The drag racing series is one win away from 100 pro victories by a female driver
A few weeks ago, I had lunch with Erica Enders-Stevens (in photo), the NHRA Pro Stock driver who took a hometown victory last weekend at the O’Reilly Auto Parts NHRA SpringNationals in Houston. We talked about a lot of things – racing in general, her career in particular, how I had tried once to drive a Pro Stock and found it to be the single hardest, most humbling race car ever – but I am pretty sure there is one thing we didn’t talk about: That she’s a female driver.
In the NHRA, that just doesn’t seem like a big deal.
It’s worth talking about it now, because her win makes 99 pro victories for women drivers in the NHRA. That’s especially impressive since the wins only began in 1976, with Top Fuel driver Shirley Muldowney, a pioneer not only in drag racing but in motorsports in general. Muldowney is responsible for 18 of those 99 wins. Enders-Stevens now has eight victories.
Here, in fact, are the top 10 women drivers per number of victories:
1. Angelle Sampey, Pro Stock Motorcycle, 41 (first at Reading 1996, last at Houston 2007). 2. Shirley Muldowney, Top Fuel, 18 (first at Columbus 1976, last at Phoenix 1989) 3. Erica Enders-Stevens, Pro Stock, 8 (first at Chicago 2012, last at Houston 2014). 4. Karen Stoffer, Pro Stock Motorcycle, 6 (first at Houston 2004, last at Denver 2011). 5. Melanie Troxel, Top Fuel-Funny Car, 5 (first at Pomona 1 2006, TF, last at Bristol 2008, FC) 6. Shelly Payne, Top Fuel, 4 (first at Reading 1993, last at Seattle 1996). (Tie) Lori Johns, Top Fuel, 4 (first at Pomona 1 1990, last at Memphis 1991). (Tie) Ashley Force Hood, Funny Car, 4 (first at Atlanta 2008, last at Indianapolis 2010) 9. Courtney Force, Funny Car, 3 (first at Seattle 2012, last at Epping 2013) 10. Alexis DeJoria, Funny Car 2 (first at Phoenix 2014, last at Las Vegas 1 2014).
The 100th victory could easily come at the next race, the Summit NHRA Southern Nationals at Atlanta on May 16-18. So far, Brittany Force and Leah Pritchett are entered in Top Fuel; Alexis DeJoria and Courtney Force are entered in Funny Car; Enders-Stevens is entered in Pro Stock, and in Pro Stock Motorcycle, Angie Smith, Elvira Karlsson and Katie Sullivan are on the list. That’s a lot, for two reasons – everybody wants a shot at being number 100, and the Pro Stock Motorcycles only race at select events.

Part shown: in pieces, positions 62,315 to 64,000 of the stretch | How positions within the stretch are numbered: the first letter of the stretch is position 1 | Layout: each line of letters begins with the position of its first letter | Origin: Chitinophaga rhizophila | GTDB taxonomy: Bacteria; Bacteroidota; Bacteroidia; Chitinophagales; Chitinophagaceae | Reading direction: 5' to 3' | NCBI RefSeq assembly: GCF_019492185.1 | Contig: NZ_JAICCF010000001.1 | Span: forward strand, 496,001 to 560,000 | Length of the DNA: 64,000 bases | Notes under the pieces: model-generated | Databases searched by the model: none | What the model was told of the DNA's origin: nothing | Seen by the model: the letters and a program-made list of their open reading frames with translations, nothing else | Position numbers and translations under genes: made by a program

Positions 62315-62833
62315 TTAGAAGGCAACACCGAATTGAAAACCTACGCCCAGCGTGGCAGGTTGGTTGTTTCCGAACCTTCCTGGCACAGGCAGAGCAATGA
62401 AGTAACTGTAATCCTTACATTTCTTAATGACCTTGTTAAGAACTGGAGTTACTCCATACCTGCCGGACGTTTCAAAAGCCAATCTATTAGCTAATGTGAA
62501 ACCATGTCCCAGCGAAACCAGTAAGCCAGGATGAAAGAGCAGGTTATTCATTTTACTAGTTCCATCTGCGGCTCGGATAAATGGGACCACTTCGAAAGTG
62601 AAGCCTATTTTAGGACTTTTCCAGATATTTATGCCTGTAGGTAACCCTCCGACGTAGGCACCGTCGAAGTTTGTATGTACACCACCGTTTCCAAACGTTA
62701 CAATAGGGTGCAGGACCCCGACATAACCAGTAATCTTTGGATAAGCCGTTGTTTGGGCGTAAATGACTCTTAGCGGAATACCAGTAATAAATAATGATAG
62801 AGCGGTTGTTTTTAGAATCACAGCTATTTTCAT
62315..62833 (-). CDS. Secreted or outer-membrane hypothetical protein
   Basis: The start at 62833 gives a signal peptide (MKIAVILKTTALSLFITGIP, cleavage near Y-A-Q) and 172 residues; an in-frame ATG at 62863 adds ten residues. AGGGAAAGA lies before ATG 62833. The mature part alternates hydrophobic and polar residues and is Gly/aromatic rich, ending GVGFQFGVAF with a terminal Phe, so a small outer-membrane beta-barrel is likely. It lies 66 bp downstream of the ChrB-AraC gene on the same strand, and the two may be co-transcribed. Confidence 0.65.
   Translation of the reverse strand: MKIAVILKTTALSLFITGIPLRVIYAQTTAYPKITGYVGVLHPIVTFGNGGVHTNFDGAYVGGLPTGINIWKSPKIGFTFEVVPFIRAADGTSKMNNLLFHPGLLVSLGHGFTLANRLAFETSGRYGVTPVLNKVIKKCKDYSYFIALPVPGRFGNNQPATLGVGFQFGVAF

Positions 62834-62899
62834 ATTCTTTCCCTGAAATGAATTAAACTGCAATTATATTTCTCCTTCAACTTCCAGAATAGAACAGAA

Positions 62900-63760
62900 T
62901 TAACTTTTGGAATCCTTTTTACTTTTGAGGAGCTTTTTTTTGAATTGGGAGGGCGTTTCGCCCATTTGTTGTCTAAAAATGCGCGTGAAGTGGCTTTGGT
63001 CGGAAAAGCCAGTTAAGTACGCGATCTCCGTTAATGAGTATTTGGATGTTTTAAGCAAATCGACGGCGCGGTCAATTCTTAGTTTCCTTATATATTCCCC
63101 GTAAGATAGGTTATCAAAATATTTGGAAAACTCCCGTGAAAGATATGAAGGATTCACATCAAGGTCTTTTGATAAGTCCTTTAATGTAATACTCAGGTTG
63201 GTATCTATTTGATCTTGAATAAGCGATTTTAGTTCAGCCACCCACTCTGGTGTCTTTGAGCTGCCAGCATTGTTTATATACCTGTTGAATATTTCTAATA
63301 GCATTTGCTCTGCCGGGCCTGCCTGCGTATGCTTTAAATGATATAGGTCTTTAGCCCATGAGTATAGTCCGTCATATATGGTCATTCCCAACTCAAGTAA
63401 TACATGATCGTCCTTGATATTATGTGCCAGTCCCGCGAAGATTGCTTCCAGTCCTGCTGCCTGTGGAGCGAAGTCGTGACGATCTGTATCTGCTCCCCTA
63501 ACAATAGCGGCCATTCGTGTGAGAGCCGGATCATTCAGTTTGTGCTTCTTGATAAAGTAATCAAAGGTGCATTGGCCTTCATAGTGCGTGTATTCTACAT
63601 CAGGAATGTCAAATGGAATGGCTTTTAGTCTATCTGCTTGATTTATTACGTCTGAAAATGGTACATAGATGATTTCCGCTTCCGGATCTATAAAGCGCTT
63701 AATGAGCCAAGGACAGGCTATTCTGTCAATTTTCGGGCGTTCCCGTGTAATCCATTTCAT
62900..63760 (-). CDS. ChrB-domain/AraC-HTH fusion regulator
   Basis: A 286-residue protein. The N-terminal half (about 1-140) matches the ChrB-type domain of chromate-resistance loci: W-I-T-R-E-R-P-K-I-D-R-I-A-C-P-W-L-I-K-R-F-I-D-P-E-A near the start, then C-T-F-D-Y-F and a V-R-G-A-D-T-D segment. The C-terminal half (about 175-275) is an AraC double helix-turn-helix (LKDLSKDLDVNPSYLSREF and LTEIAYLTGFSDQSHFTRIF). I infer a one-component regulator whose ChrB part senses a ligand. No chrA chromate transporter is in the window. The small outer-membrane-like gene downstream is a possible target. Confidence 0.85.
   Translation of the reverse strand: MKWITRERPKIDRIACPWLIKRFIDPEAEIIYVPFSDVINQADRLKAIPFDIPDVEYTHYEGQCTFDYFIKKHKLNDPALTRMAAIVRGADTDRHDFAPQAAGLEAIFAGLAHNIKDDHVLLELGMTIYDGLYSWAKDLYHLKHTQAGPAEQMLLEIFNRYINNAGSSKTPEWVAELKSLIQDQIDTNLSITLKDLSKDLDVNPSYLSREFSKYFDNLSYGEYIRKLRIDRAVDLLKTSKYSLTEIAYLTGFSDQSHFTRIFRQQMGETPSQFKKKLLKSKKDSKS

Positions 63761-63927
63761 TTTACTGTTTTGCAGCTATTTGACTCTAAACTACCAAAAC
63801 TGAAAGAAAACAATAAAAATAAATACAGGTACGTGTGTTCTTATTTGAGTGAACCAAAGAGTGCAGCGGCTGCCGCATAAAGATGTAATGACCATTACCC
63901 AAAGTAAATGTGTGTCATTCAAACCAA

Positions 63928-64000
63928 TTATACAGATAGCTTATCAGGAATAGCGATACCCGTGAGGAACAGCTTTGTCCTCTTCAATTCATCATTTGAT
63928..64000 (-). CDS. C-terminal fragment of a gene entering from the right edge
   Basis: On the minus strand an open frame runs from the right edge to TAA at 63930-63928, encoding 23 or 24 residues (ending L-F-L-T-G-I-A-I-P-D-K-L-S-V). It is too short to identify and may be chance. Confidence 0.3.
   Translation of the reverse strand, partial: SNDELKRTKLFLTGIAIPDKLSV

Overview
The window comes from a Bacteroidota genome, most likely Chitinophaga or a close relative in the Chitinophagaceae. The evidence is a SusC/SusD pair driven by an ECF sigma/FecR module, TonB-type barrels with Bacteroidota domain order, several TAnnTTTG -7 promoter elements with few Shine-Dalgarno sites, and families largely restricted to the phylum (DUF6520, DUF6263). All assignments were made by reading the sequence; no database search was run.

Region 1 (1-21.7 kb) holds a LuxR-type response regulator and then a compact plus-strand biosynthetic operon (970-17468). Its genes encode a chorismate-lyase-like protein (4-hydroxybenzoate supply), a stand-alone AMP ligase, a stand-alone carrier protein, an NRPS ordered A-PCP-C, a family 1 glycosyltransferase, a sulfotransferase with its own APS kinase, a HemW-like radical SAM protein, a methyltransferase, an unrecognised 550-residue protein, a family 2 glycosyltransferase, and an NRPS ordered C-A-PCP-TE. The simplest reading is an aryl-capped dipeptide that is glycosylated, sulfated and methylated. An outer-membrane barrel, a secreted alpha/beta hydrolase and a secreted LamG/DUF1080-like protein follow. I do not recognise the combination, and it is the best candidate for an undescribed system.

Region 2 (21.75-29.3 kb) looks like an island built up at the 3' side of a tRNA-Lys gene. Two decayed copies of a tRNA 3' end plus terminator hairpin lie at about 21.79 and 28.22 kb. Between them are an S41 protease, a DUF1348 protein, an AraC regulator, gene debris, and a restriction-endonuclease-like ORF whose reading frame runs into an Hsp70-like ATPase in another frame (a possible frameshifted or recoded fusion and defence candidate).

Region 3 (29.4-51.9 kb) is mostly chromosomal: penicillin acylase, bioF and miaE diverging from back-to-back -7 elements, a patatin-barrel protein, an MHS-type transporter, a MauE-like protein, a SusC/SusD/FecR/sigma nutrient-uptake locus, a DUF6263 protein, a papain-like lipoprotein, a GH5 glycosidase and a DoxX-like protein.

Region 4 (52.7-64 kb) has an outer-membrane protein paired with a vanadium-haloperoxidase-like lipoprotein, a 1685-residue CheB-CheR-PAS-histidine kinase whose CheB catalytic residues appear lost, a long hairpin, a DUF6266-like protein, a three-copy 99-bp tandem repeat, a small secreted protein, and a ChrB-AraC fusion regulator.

So where does this leave NASCAR? Still looking for its first female winner in one of the three top touring series. And is this a good place to mention that the last and only IndyCar victory for Danica Patrick was six years ago this month? She’s now in NASCAR, of course, and doesn’t appear to be close to a victory there.
And speaking of diversity in general, is this a good place to mention that the winner of the Top Fuel class in Houston was Antron Brown? Who’s black? And that this was his second straight win? And that he was the 2012 champion?
Meanwhile, NASCAR Hall of Fame voters are still struggling to get Wendell Scott into the HOF for his lone victory in NASCAR – in 1963.
In fairness, drag racing has long attracted women and minorities as competitors in a way that no other motorsports series has. Why? Hard to tell. But the bottom line is this: The NHRA is one win away from proving not only that women can get the job done behind the wheel not once, but 100 times.